Demand for helicopters has grown exponentially during the past decade both for military and civilian use. One of the companies that most benefited from the higher number of requests is MD Helicopters, a long standing helicopter manufacturer, that in 2008, under CEO Lynn Tilton’s leadership, saw yearly sales grow from 7 to 52 units.
Since then global market demand has dwindled but a new generation of more efficient, lightweight aircraft could spark new growth and MD intends to be at its forefront. That is why, while presenting the new MD 530 G Explorer model at the last Heli-Expo in Anaheim (CA), it announced that it will soon present a new scout helicopter with a hybrid-electric power system built with lightweight composites and integrating its proprietary NOTAR rotor-less tail system.
To achieve this goal, Lynn Tilton turned to additive manufacturing technologies. A few competing companies, such as Bell Helicopter and Augusta Westland have already implemented 3D printing in end-use production, though not in load bearing structures. Tilton wants to take the technology to the next level by designing an aerial scout able to compete with next generation rivals but using the light, single-engine NOTAR structure of its current aircraft.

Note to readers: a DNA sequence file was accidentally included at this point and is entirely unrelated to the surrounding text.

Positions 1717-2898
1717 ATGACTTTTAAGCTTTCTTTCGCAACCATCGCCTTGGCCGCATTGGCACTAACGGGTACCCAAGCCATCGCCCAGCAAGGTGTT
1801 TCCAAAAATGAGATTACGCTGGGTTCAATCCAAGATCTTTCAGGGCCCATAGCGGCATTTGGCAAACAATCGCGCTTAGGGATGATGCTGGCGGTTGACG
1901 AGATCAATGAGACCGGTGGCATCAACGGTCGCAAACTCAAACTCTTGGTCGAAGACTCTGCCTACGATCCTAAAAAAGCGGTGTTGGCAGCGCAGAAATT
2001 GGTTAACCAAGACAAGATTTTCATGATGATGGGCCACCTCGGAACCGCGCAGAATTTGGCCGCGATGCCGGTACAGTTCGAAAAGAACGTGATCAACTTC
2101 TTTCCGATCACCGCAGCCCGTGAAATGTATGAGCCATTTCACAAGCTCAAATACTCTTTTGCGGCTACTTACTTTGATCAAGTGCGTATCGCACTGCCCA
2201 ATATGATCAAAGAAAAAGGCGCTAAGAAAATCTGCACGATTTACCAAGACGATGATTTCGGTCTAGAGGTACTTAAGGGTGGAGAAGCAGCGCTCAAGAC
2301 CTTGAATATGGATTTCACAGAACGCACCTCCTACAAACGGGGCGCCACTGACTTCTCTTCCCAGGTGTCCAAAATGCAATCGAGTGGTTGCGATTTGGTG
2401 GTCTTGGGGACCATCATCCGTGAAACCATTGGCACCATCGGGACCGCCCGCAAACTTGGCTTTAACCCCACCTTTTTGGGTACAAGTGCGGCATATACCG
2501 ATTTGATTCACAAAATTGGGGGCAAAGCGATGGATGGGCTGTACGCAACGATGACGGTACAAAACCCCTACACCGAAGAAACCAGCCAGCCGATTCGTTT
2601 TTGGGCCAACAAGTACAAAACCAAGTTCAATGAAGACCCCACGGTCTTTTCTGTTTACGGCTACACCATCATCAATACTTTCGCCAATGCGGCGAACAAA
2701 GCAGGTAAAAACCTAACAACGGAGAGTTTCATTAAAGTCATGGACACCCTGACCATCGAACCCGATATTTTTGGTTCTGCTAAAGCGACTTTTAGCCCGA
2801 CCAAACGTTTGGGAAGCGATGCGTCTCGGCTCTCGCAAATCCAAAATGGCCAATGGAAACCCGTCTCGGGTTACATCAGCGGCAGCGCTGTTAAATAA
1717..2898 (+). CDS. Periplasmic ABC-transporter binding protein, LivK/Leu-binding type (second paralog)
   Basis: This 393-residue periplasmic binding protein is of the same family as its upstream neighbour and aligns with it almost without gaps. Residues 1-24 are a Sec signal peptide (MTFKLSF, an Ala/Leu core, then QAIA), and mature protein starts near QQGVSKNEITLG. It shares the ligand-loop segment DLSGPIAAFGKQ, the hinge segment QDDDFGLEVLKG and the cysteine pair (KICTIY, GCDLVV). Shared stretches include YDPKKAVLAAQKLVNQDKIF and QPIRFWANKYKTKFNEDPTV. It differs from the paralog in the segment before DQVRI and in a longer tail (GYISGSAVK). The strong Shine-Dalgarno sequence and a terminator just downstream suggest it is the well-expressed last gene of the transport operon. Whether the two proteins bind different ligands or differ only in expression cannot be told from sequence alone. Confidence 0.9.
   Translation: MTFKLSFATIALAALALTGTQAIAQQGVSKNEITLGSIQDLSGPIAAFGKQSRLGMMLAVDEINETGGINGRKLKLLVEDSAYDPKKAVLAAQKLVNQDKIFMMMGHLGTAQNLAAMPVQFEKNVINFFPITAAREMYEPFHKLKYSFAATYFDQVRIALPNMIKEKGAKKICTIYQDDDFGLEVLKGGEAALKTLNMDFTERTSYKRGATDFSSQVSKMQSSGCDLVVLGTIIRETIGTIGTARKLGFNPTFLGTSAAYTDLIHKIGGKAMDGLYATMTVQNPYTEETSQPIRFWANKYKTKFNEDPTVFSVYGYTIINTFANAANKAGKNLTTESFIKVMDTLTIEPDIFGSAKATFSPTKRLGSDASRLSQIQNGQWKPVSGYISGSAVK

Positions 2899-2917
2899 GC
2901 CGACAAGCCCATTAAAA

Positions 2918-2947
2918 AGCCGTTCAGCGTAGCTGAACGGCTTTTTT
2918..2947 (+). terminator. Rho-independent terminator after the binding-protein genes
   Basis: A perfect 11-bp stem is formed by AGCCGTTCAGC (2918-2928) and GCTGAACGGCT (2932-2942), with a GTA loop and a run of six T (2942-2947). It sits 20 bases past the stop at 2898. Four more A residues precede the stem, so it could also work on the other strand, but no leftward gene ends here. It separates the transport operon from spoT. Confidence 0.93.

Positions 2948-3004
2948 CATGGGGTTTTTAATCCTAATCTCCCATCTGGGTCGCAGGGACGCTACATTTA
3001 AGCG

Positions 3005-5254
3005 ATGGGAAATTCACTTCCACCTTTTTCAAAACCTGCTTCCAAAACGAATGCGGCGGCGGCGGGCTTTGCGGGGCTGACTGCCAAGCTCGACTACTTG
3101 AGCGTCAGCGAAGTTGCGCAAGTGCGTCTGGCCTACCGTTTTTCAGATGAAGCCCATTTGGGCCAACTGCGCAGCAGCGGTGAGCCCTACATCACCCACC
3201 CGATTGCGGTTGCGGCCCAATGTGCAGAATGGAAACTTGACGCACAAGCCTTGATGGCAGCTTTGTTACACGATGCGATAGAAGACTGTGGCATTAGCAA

Additive manufacturing makes it theoretically possible to develop a lightweight hollow structure that will retain the overall solidity while greatly reducing overall weight. This means that the helicopter could even be powered by the single engine hybrid-electric system and thus open entire new areas of possible use and sustainability.
Flightglboal.com reports that the new design could be unveiled at next year’s Heli-Expo convention, though the aircraft is not expected to enter service for several years. While we wait to see what it will look like, here are some photos of non-3D printed helicopters by MD.[nggallery id=162]